Microsoft Strikes $1.1 Billion Deal To Purchase 800 AOL Patents

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Microsoft picks up Netscape and MapQuest in patent portfolio deal

Microsoft has announced that it will pay out $1.1 billion (£700m) to acquire more than 800 AOL patents related to advertising, search, mobile and other technologies.

The deal stipulates that AOL will retain a license to the sold portfolio with Microsoft gaining a license to the former’s remaining 300-plus patents.

Patent pay-out

Citing sources close to the matter, Reuters reports that the sale includes rights to some of AOL’s current and former businesses, including Netscape, MapQuest, CompuServe and

AOL’s shares rose by more than 40 percent in the wake of the patent sale announcement, with the company’s directors promising to deliver a “significant portion” of the proceeds to shareholders.

“The combined sale and licensing arrangement unlocks current dollar value for our shareholders and enables AOL to continue to aggressively execute on our strategy to create long-term shareholder value,” said AOL’s CEO Tim Armstrong.

“This is a valuable portfolio that we have been following for years and analyzing in detail for several months,” said Brad Smith, Microsoft’s general counsel and executive vice president of legal and corporate affairs. “AOL ran a competitive auction and by participating, Microsoft was able to achieve our two primary goals: obtaining a durable license to the full AOL portfolio and ownership of certain patents that complement our existing portfolio.”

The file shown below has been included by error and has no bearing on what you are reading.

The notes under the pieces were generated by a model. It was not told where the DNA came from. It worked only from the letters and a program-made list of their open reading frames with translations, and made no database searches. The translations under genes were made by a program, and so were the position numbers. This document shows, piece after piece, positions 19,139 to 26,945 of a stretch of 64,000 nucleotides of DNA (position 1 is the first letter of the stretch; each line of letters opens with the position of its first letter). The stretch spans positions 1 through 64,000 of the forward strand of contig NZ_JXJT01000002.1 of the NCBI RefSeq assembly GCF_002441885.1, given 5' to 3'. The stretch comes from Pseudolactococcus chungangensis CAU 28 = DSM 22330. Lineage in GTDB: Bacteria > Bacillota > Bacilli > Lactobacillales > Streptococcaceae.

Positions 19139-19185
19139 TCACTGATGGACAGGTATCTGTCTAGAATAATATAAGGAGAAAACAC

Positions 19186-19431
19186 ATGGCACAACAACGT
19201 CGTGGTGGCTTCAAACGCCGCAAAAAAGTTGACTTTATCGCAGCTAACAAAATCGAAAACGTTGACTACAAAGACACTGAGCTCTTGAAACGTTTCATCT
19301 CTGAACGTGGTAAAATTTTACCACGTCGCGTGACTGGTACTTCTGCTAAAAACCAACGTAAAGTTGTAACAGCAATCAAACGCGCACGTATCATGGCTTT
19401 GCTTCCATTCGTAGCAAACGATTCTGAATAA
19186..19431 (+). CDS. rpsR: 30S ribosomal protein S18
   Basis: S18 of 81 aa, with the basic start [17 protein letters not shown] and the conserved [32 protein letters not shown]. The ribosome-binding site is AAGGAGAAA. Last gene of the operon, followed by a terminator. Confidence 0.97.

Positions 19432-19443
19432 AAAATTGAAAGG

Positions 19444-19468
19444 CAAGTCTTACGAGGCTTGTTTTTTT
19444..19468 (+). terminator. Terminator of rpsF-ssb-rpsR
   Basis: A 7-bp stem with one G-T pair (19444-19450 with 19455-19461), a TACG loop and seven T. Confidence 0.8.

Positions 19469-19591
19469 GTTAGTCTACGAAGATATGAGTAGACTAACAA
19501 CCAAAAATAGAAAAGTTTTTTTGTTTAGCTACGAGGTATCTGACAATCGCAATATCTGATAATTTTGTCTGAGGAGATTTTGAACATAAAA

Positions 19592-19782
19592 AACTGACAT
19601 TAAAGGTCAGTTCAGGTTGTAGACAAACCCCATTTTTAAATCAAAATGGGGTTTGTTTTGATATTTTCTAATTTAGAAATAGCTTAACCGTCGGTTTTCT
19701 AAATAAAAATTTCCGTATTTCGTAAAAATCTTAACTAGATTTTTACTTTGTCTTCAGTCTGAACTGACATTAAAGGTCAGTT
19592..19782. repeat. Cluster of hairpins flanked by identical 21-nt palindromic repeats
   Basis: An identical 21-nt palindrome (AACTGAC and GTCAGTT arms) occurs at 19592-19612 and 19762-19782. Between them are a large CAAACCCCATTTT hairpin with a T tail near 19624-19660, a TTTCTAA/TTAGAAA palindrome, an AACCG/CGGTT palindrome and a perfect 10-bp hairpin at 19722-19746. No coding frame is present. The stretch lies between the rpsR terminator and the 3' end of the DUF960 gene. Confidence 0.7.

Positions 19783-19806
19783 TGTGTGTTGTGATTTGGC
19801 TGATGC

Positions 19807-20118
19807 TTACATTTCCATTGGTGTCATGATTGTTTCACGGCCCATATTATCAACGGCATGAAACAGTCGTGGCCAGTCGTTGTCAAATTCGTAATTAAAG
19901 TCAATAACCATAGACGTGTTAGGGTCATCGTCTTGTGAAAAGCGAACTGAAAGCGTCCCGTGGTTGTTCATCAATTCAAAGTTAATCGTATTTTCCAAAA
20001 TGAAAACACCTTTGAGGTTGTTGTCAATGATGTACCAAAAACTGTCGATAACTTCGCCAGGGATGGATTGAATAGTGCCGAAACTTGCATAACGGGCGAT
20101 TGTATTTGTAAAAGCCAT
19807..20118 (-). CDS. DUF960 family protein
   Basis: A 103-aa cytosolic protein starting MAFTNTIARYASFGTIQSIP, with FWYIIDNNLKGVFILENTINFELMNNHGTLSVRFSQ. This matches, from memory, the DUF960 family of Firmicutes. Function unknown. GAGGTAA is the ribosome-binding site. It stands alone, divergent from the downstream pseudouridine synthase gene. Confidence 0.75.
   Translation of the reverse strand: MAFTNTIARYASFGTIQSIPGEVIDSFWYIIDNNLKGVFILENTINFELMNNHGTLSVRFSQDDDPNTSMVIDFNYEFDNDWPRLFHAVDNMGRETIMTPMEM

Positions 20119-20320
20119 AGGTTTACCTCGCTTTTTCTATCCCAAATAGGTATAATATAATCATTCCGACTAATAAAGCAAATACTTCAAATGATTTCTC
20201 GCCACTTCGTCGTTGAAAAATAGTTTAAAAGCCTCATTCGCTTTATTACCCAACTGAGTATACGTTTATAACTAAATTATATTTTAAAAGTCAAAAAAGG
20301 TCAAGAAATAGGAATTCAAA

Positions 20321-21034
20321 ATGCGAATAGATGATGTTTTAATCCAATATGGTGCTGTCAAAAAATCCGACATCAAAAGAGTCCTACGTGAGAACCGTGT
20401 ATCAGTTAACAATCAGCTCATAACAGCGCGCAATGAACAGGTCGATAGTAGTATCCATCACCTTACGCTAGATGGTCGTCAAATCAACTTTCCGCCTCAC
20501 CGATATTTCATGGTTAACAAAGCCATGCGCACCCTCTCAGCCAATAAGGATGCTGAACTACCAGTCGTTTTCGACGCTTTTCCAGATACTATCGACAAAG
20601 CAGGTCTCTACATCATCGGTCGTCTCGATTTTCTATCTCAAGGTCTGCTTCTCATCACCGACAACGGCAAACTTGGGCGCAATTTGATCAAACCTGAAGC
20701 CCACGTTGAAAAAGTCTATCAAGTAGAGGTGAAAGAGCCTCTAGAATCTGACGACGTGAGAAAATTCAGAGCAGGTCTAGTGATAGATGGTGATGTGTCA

The auction apparently began last autumn, partly influenced by the Rockstar Consortium’s multi-billion dollar purchase of Nortel Networks’ 6000 patents. A Reuters source suggested that Google, Facebook, Amazon and eBay participated in the auction alongside Microsoft. The latter was confirmed as the winner on 5 April in what will be a boon for the company’s portfolio amid ongoing global patent litigation.

Florian Mueller of FOSS Patents notes that, among other areas, the AOL deal may bolster Microsoft’s social networking capabilities.

“Microsoft’s Windows Live service offerings have a lot of social networking functionality, and they’re becoming more social with every new version,” he said. “AOL was the world’s first social network, so it likely has significant patents in that area. AOL and the companies it acquired have also innovated in other fields that are relevant to Microsoft.

“For Facebook it must be comfortable to know that one of its strategic allies, as opposed to a rival or a patent troll, bought these patents.”

The patent deal will undergo regulatory screening and is expected to be completed by the end of this year.

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